Melanie Starks and her son Charlie have got through life by being low-level con artists. When her brother Jared Barnett reappears in her life, they step into the big leagues with Jared's proposal of a bank robbery. He's been in jail for the last five years for rape and murder, but his shady lawyer Max Kramer has gotten him out on a technicality. It doesn't mean he's innocent, but Melanie is willing to trust him, while Charlie looks up at him as some sort of idol.
The bank robbery goes horribly wrong, with four people winding up dead. The crime spree continues as the three of them go on the run, eventually taking crime writer Andrew Kane hostage. On their trail is Detective Tommy Pakula, a friend of Andrew's and one of the original arresting officers of Jared Barnett. Helping out is district attorney Grace Wenninghoff, original prosecutor of Jared Barnett, who assumes that he's possibly stalking her.
"One False Move" gets off to an okay start, but pretty much falls apart by the end. Everybody's motives aren't entirely clear, and the climax is a joke. By the end, you're wondering what exactly the point of the whole thing was. Adding insult to injury is the "who cares?" minor twist that caps this underwhelming effort off. One main fault is the lack of a central character to anchor us in the story. The chapters flip between view-points so often that there is nobody for us to identify with. Andrew Kane is given a lame scared-of-commitment backstory, but it doesn't really make us care about him, even though he's the hostage and we're supposed to worry about his safety. But he's got a flat personality, plus it's never clear even why the trio bother to keep him around.
Grace Wenninghoff's chapters have her convinced that Jared Barnett is stalking her, since he keeps showing up wherever she goes, may have stolen one of her daughter's toys, and left a calling card in its place. However, it's hard to understand why this element was included in the novel. Jared Barnett is running from the law, so there is no suspense in wondering if he'll come back for Grace. Of course he won't. As for Melanie Stark, she's so wishy-washy and oblivious that she quickly becomes tiresome. Not great traits for a character you're supposed to also care about. Her son Charlie fares even worse. He's portrayed as some sort of innocent victim, but nobody's forcing him to commit all these crimes. He does it because he likes it. Detective Tommy Pakula is a good character, but is short-changed by all these varying view-points. And the book itself is seriously short, clocking in at only 300-odd pages, with large font, short chapters and five (count 'em - five!) parts.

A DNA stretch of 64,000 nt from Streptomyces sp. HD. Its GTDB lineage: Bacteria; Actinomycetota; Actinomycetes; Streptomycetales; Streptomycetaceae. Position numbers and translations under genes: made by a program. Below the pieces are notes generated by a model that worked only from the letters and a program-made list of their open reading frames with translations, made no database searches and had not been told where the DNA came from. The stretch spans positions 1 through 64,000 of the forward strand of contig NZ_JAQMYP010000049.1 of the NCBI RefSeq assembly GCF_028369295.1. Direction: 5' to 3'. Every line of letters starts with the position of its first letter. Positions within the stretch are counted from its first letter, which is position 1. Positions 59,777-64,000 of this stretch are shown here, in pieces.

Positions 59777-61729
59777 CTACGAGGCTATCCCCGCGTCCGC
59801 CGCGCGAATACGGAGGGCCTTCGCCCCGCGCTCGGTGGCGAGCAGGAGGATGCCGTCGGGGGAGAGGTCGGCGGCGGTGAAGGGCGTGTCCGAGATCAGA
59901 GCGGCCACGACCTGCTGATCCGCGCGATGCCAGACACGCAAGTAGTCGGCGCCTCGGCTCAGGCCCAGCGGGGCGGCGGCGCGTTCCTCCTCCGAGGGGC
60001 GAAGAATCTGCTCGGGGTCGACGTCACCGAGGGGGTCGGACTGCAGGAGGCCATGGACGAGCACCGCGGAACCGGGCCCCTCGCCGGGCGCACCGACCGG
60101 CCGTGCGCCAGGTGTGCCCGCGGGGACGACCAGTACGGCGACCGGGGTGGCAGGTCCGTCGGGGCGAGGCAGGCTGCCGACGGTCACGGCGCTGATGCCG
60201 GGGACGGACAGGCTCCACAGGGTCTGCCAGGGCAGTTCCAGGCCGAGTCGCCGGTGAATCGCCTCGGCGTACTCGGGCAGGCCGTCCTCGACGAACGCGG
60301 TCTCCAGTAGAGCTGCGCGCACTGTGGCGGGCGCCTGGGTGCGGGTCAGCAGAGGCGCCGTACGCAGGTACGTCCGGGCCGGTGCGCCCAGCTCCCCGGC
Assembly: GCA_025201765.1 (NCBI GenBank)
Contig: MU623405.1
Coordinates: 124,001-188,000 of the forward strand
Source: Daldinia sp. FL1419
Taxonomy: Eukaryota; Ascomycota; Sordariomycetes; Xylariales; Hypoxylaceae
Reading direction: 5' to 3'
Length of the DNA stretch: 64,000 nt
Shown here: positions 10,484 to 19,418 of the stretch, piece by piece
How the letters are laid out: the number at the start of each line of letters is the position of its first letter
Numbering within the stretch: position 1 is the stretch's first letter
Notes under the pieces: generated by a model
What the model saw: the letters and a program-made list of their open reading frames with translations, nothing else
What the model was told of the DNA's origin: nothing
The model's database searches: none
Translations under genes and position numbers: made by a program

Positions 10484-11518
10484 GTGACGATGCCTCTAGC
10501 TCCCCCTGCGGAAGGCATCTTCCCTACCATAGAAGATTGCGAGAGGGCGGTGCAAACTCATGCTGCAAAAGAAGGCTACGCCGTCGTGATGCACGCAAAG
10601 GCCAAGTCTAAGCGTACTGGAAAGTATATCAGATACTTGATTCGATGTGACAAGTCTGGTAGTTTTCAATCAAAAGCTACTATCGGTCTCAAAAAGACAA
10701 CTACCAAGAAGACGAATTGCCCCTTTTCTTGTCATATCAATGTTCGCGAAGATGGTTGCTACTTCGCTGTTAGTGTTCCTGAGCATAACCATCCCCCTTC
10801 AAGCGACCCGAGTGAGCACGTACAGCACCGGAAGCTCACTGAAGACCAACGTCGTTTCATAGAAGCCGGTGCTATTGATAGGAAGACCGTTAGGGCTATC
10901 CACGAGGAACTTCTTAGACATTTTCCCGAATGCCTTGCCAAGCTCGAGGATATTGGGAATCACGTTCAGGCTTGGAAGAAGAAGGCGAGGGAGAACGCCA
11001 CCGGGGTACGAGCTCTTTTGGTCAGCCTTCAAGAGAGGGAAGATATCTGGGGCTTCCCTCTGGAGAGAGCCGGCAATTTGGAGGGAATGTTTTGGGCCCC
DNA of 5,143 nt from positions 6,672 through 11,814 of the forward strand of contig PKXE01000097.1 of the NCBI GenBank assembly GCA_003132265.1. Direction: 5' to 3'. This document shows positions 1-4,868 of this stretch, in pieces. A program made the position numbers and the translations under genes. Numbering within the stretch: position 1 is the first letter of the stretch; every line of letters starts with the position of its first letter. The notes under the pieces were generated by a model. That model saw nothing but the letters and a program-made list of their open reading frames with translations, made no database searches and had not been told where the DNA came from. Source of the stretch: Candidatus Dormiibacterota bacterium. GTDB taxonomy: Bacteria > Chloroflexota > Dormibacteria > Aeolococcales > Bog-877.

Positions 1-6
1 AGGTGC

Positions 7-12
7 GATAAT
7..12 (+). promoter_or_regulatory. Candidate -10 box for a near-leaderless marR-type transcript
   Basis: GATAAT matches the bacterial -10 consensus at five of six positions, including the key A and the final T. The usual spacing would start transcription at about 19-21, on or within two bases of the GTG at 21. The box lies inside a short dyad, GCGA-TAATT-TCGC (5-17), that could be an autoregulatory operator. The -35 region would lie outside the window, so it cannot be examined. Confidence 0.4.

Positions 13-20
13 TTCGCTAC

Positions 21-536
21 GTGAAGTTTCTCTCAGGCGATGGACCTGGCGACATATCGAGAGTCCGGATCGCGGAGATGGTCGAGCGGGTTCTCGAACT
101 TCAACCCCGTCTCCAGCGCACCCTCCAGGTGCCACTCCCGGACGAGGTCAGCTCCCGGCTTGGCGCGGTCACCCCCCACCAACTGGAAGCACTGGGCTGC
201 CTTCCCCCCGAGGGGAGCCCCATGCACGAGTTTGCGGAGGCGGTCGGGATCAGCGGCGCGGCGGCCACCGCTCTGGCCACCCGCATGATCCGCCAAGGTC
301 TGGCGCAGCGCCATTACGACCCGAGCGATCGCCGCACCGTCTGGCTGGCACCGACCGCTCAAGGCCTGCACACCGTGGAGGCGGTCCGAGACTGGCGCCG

"One False Move" lacks focus and energy. I never felt compelled to go back to it after finishing a chapter. Not a good thing to say about a story involving bank robberies, murder and hostages. Plot elements are raised and then never mentioned again (what was the deal with the ceramic gnomes again?). There's no build-up to any sort of exciting ending - it simply feels as if Kava had run out of ideas and interest and had to finish it as quickly as possible. Disappointing because it had the opportunity to be so much better.